TheChicGeek says, “The drones are coming! There are 5 initial products in the STOER range, with 2 more to follow. It’s interesting they’ve launched without a moisturiser, but I think this is down to a production issue rather than a deliberate absence. A moisturiser with SPF 30 is to follow, as it says so on the back of the serum.
I’ve not heard of ‘Cosmetic Drone’ technology before, but it makes sense if your trying to get the right product to the right place rather than relying solely on skin penetration. According to the information, each active is entrapped in a unique microscopic ‘Cosmetic Drone’ capsule to deliver the actives to a deeper layer of the skin. This revolutionary system targets specific cells and releases the active ingredients where needed.
I always think a new range lives and dies on its moisturiser, but I’ll have to pass judgement another day. I tried the serum and eye serum, which both have a nice lavender scent. This is particularly relaxing when applying in the evening, just before bed.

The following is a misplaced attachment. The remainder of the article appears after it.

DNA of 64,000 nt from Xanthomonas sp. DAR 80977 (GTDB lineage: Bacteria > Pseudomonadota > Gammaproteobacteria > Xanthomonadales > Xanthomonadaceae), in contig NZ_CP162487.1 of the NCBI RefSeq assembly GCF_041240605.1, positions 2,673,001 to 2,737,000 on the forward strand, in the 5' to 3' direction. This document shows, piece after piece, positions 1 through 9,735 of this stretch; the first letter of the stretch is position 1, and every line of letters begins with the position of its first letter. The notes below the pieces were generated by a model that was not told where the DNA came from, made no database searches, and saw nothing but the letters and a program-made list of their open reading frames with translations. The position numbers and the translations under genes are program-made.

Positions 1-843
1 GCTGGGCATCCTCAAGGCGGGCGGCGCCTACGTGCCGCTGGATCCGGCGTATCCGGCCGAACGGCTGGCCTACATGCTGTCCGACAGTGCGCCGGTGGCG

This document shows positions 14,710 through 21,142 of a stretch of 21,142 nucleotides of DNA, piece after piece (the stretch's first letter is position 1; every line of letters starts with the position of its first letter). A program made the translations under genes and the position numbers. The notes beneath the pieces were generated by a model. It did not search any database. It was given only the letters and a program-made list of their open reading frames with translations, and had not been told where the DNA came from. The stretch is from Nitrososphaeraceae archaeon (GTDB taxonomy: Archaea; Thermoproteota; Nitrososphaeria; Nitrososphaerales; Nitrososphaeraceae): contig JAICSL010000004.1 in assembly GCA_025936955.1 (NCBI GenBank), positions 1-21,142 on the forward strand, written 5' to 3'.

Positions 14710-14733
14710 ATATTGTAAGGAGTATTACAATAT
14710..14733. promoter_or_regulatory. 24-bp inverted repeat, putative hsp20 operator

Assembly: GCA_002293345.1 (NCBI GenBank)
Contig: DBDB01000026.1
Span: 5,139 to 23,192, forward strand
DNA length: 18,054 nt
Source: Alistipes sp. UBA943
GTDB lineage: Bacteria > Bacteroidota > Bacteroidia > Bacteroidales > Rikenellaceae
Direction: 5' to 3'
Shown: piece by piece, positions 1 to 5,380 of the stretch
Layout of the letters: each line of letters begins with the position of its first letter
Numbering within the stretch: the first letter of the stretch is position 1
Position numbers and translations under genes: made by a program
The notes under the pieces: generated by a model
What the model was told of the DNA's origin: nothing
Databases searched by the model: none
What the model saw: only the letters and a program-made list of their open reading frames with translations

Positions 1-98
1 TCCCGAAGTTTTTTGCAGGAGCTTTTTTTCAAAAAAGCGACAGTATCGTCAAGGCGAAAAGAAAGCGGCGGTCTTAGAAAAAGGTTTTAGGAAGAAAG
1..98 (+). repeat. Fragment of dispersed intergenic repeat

I used the serum like you would a moisturiser and applied the eye serum after. The eye serum definitely had that blowing-in-your-eyes effect which means something positive is happening. The serum and eye serum are light and disappear quickly and you’re not conscious you’re wearing it. It’s non greasy and oily and leaves the skin feeling nourished for the day.
The other products: face wash, face scrub and power mask are pretty standard: easily applied and washed off.
While not cheap, these are reasonably priced. If you didn't want to buy all of them I would go for the serum and eye serum: some men are willing to pay for new technology, especially if it delivers results quickly. STOER seems like a welcome edition to the men’s grooming market and, as we've been told, drones are in our futures, we may as well get used to them in our skincare and medicines."
Available at Harvey Nichols from £24 from 11th March
The fashion business likes a ‘category’. The more categories the more product and the more money, hopefully. If only it was that easy.
Designers and brands like to enter a category, be it jeans, underwear or sunglasses, usually partnering with a manufacturing expert in that field, and expand their businesses one category at a time. Take Tom Ford for example, he is just about to go into underwear after mastering jeans, sunglasses, beauty and trainers, in no particular order.